Xiaoqing Wu

Professor
Dept: Geological and Atmospheric Sciences
Office:3011 Agronomy
Website:http://www.public.iastate.edu/~wuxq/homepage.html

Education
Ph.D. UCLA , 1992
M.S. Institute of Atmospheric Physics, Chinese Academy of Sciences, 1986
B.S. Hangzhou University, 1983

Research
My research interests include numerical modeling, diagnostic,and theoretical studies to understand convection, cloud, radiation and precipitation processes and to improve their representation in general circulation models (GCMs) for predicting future climate. Studying and modeling of cloud systems are motivated by their profound effects on the global circulation, radiation budget and surface temperature, and the need for improved climate models and data for policy makers to determine safe levels of greenhouse gases for the Earth system. Cloud, radiation and precipitation processes are key components of the global water and energy cycle and operate on a wide range of time and space scales. Convection and clouds affect atmospheric temperature, moisture and wind fields through the release of latent heat; the redistributions of heat, moisture and momentum; and the precipitation. Clouds strongly affect the planetary energy budget and surface temperature through the reflection of sunlight, the absorption of infrared radiation from the surface and the emission of radiation to the surface as part of greenhouse effect. Since individual clouds have a spatial scale of less than 10 km that is much smaller than the conventional grid size of several hundred kilometers in climate and weather prediction models, they must be quantitatively formulated in terms of resolved variables in the prognostic equations of temperature, moisture and wind. Deriving such formulations for convection and clouds has been a major challenge for the climate modeling community due to the lack of observations of cloud and microphysical properties. To address this problem, my collaborators at NCAR and I have developed a cloud-resolving model (CRM) which resolves individual clouds but covers a large horizontal domain to generate cloud-scale datasets. The diagnostic and theoretical studies applying the high-resolution datasets generated by the CRM have lead to the improved representation of convection and cloud-radiation interaction in the climate models, and the improved simulations of global climate mean state and variability.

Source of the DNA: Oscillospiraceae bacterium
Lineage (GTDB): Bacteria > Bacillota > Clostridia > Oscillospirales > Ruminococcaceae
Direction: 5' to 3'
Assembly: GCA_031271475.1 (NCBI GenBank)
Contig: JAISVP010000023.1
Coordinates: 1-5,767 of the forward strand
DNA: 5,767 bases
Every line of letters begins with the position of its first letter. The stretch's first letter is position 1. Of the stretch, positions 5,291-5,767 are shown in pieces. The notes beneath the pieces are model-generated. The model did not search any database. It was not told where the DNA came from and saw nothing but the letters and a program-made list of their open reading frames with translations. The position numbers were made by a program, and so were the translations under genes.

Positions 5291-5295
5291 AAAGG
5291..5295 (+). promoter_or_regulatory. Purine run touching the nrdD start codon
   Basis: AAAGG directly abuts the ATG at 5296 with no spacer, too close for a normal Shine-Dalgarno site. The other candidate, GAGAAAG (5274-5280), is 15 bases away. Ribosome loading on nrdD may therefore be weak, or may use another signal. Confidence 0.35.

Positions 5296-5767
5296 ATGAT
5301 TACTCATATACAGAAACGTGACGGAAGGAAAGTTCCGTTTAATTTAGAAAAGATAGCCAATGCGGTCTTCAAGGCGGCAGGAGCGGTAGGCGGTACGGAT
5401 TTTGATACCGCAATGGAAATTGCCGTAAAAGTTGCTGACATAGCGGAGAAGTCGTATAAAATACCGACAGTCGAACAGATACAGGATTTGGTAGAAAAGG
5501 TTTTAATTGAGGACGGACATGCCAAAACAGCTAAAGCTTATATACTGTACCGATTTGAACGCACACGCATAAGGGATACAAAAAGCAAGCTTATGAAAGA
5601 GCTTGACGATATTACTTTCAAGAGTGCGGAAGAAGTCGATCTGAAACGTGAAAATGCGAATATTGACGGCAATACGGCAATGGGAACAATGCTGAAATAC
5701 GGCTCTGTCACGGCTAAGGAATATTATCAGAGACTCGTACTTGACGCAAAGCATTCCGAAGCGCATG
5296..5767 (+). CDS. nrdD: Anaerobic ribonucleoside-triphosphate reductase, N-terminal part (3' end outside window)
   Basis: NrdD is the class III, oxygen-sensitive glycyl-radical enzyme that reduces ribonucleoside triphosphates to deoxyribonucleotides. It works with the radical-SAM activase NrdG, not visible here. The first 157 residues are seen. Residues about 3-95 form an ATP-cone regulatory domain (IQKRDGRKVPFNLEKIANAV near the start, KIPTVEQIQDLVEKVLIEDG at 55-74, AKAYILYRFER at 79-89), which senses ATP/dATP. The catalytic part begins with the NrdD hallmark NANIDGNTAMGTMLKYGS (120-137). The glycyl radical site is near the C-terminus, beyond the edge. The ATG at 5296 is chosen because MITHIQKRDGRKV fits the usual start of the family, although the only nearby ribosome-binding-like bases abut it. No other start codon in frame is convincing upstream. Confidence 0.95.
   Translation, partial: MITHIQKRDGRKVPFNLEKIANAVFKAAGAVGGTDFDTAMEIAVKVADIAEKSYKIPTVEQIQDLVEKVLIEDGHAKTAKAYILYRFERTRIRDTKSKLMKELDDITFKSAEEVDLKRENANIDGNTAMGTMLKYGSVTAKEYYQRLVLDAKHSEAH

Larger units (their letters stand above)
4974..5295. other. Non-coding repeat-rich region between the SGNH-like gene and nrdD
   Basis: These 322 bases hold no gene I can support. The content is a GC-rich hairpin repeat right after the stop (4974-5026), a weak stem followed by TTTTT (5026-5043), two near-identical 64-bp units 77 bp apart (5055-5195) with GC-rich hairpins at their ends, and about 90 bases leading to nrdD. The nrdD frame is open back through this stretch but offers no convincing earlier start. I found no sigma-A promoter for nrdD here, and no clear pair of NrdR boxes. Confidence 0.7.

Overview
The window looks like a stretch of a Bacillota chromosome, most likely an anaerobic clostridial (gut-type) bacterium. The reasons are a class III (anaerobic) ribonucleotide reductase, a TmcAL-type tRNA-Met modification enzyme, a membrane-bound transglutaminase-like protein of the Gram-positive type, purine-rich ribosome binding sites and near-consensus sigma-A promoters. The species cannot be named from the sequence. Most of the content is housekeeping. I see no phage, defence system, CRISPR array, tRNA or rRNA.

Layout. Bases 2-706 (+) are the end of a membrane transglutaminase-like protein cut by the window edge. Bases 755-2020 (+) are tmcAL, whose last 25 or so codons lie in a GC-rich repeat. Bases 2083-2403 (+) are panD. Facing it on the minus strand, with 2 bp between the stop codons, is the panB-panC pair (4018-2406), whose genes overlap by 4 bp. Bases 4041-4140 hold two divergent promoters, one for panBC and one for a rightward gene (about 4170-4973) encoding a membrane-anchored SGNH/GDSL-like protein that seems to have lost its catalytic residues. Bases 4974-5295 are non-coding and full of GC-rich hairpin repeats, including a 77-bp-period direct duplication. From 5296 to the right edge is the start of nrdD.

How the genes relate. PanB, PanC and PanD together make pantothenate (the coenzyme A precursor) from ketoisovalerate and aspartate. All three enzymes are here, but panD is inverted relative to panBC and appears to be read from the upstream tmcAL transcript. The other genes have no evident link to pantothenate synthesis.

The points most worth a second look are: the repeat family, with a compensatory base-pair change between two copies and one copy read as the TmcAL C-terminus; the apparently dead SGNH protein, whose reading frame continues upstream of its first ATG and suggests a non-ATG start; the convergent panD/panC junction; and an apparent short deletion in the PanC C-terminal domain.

Research Projects

Wu, X., and X.-Z. Liang (Co-PI), 2002-2006: Application of Seasonal CRM Integrations to Develop Statistics and Improved GCM Parameterization of Subgrid Cloud-Radiation Interactions. DOE/ARM.

Wu, X., G.J. Zhang (Co-PI), and R.W. Arritt (Co-I), 2004-2008: Evaluating the representation and impact of convective momentum transport in CCSM atmosphere model. DOE/CCPP.

Wu, X., and Qilong Min (Co-I), 2008-2011: Understanding and Improving CRM and GCM Simulations of Cloud Systems with ARM Observations. DOE/ARM.

Wu, X., 2009-2012: Effects of Cloud and Radiation Processes on the Global Water and Energy Cycle. NSF.

Teaching
Mteor 341 - Atmosperic Physics I
Mteor 342/542 - Atmosperic Physics II

Recent Publications

Chen, J., Wu, X., Yin, Y., Huang, Q., & Xiao, H. 2017. Characteristics of Cloud Systems over the Tibetan Plateau and East China during Boreal Summer. Journal of Climate.

Di, L., Sun, Z., Yu, E., Song, J., Tong, D., Huang, H., Wu, X., & Domenico, B. 2016. Coupling of Earth science models and earth observations through OGC interoperability specifications. In Geoscience and Remote Sensing Symposium (IGARSS), 2016 IEEE International (pp. 3602-3605). IEEE.

Zhang, G. J., Wu, X., Zeng, X., & Mitovski, T. 2016. Estimation of convective entrainment properties from a cloud-resolving model simulation during TWP-ICE. Climate Dynamics, 47(7-8), 2177-2192.

Chen, J., Wu, X., Yin, Y., & Xiao, H. 2015. Characteristics of heat sources and clouds over eastern China and the Tibetan Plateau in boreal summer. Journal of Climate, 28(18), 7279-7296.

Li, R., Min, Q., Wu, X., & Fu, Y. 2013. Retrieving latent heating vertical structure from cloud and precipitation profiles—Part II: Deep convective and stratiform rain processes. Journal of Quantitative Spectroscopy and Radiative Transfer, 122, 47-63.

Min, Q., Li, R., Wu, X., & Fu, Y. 2013. Retrieving latent heating vertical structure from cloud and precipitation Profiles—Part I: Warm rain processes. Journal of Quantitative Spectroscopy and Radiative Transfer, 122, 31-46.

Wu, X., & Deng, L. 2013. Comparison of moist static energy and budget between the GCM-simulated Madden–Julian oscillation and observations over the Indian Ocean and western Pacific. Journal of Climate, 26(14), 4981-4993.